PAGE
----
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Friday, February 10, 2006 - Page updated at 12:00 AM


Explanations of six key plays

The play: Darrell Jackson is called for offensive pass interference, nullifying a 16-yard touchdown catch with 2:08 left in the first quarter.

The gripe: The general consensus is that, while Jackson touched safety Chris Hope, it shouldn't have been pass interference.

Conclusion: NFL rules state: "Initiating contact with a defender by shoving or pushing off, thus creating a separation" is grounds for pass interference. Replays show contact with Jackson extending his arm, and, as former NFL official Jim Tunney explains, "There was contact, and it looked like the defender took a step backwards. He [Hope] is closing, and all of a sudden he stops. From the standpoint of the back judge, he sees that separation and makes the call."

The play: Jerramy Stevens drops a pass from Matt Hasselbeck early in the second quarter that would have given the Seahawks a first down. Replays show that Stevens might actually have made a catch then fumbled.

The gripe: Was that a catch and fumble? And if so can the Seahawks challenge and keep the ball, since it went out of bounds?

Conclusion: Because the play was ruled incomplete and blown dead, it cannot be reviewed. Had the play been ruled a fumble, Steelers linebacker James Farrior would almost certainly have recovered the ball.

The play: Late in the second quarter, Steelers quarterback Ben Roethlisberger dives for the end zone and is met at the goal line by Seahawks linebacker D.D. Lewis. After a brief hesitation, head linesman Mark Hittner signals touchdown.

The gripe: There were two on the play. One, that Roethlisberger didn't break the plane of the goal line, and two, that Hittner signaled the quarterback down and appeared to be spotting the ball before he ruled touchdown.

Conclusion: According to both NFL spokesman Greg Aiello and Tunney, Hittner's initial one-handed signal did not indicate fourth down, but rather that the play was over. As for whether Roethlisberger scored, that was a judgment call and replays did not provide enough incontrovertible evidence to overturn the ruling.

The play: In the final minute of the first half, Jackson catches a long pass but gets only one foot in bounds before stepping out of the end zone.

The gripe: Some fans wondered if getting one foot in while kicking the pylon with the other constitutes possession.

Conclusion: While replays seem to indicate that Jackson kicked the pylon with his right foot, that alone does not establish possession. "A completed pass is having both feet on the ground," Tunney said. "He came from the air, caught the ball, and the second foot knocked over the pylon. He has to hit the second foot down to be a catch."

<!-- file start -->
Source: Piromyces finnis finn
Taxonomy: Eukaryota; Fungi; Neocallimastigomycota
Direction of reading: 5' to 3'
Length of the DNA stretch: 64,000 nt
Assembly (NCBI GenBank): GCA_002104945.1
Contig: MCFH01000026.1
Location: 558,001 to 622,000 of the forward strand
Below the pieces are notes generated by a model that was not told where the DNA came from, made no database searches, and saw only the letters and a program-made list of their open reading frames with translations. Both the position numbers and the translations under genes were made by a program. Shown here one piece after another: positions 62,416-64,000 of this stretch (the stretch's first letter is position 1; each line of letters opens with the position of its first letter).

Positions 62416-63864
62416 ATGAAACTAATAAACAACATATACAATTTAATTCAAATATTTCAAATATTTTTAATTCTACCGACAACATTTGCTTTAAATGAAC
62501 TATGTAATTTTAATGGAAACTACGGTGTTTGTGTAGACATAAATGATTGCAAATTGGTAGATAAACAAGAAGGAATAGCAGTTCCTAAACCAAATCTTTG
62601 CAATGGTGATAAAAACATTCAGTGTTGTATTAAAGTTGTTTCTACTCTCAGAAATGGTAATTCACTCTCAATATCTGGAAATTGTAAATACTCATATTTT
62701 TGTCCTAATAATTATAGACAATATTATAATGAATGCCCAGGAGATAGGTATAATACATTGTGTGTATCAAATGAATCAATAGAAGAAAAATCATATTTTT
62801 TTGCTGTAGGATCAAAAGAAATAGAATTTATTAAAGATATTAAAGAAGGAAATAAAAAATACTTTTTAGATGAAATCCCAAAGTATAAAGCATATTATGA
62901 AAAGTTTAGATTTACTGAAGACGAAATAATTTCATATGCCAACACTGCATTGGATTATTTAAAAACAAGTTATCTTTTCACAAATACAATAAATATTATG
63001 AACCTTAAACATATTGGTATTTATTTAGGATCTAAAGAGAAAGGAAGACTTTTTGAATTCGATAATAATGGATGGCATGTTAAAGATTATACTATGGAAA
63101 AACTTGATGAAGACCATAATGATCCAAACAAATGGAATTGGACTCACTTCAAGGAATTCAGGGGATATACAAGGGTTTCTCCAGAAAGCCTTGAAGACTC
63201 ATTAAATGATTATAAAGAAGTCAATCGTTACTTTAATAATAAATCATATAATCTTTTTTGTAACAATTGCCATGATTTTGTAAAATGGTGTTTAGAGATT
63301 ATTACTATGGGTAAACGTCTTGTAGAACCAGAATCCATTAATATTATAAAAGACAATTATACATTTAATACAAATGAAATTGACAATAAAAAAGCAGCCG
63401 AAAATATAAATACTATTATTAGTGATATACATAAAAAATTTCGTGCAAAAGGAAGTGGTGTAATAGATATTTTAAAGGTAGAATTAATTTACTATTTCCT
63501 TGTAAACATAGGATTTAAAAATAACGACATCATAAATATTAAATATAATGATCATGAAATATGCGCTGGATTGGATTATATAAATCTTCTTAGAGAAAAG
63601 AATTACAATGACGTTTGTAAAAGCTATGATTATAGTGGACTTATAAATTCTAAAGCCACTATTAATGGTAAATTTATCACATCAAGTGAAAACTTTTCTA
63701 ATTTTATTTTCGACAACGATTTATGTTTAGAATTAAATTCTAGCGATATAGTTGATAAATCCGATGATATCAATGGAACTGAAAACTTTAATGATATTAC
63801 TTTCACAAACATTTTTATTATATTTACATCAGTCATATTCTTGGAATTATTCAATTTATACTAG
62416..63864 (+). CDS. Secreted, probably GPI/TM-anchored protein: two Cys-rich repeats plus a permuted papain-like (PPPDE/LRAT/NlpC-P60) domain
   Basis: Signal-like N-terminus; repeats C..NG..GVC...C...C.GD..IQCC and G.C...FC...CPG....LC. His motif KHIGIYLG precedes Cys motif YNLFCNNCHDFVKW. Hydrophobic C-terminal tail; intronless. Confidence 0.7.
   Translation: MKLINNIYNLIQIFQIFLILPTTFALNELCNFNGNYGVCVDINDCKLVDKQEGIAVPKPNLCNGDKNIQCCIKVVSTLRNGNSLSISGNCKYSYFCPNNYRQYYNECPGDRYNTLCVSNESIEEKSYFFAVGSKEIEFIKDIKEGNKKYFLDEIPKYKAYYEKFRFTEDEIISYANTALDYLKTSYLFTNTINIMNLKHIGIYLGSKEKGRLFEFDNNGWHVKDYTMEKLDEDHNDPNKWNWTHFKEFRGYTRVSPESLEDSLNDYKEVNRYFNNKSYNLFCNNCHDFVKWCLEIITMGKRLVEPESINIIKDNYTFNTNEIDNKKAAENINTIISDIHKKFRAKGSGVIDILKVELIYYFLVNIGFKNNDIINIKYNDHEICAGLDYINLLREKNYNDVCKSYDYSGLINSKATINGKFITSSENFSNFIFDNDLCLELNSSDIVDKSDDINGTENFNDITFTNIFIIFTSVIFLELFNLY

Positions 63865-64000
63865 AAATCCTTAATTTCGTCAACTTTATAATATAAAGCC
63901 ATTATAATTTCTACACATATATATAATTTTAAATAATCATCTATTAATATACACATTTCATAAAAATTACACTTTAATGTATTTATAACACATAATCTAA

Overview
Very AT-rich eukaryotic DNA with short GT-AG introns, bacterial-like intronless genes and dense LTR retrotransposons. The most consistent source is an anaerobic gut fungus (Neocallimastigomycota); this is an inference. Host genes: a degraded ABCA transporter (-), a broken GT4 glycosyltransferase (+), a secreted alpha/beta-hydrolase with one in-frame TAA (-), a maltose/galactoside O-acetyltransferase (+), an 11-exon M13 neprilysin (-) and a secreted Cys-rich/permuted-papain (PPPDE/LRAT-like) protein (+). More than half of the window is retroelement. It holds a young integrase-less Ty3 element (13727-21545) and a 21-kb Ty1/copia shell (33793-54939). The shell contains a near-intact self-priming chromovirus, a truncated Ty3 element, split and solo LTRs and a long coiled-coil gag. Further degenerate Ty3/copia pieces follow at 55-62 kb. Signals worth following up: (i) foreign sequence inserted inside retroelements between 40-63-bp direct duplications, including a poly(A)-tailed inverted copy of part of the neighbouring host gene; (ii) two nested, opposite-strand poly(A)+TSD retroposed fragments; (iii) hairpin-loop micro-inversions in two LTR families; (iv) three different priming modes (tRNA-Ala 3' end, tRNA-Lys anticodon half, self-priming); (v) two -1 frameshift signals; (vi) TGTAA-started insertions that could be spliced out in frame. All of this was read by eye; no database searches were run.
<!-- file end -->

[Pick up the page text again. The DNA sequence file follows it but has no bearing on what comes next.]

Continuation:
The play: Early in the fourth quarter, right tackle Sean Locklear is flagged for holding linebacker Clark Haggans, negating a Stevens catch to the 1-yard line.

The gripe: Fans, writers and broadcasters all seem to agree that there was no hold on the play. Also, there was a question of whether Haggans was offsides on the play. Hasselbeck said he thought he had a free play because Haggans had jumped early.

Conclusion: Haggans seemed to have the snap count figured out that drive, as he timed several plays to get a head start on Locklear. In slow motion, it looks like he crossed the line right at the snap, not early. As for the hold, NFL rules state that "hands or arms that encircle a defender — i.e., hook an opponent — are to be considered illegal." It was borderline whether Locklear hooked his arm around Haggans, and certainly similar plays frequently go uncalled, but Locklear did appear to briefly get his right arm around Haggans' neck.

"I would need to see it from where the umpire was standing. But if he sees him [Locklear] restricting that player from getting to the quarterback with his arm wrapped around him, then he can call a hold," Tunney said. "As I remember the play, he got his arm around the neck, so by the letter of the law that's restricting, and it's a hold."

The play: Three plays after Locklear's questionable hold, Hasselbeck throws an interception to Ike Taylor. On the return, Hasselbeck takes out Taylor by diving in front of him, and is flagged for a 15-yard illegal block.

The gripe: How can a tackler be penalized for an illegal block?

Conclusion: The official who threw the flag did so because he thought Hasselbeck was going low to take out a blocker, which is a penalty on returns. Every replay, however, seems to show Hasselbeck missing lead blocker Deshea Townsend and touching only Taylor.

Even Aiello left the door open when asked about this play. "If Hasselbeck did not make contact with the blocker, then a flag should not have been thrown."

John Boyle

Copyright © 2006 The Seattle Times Company




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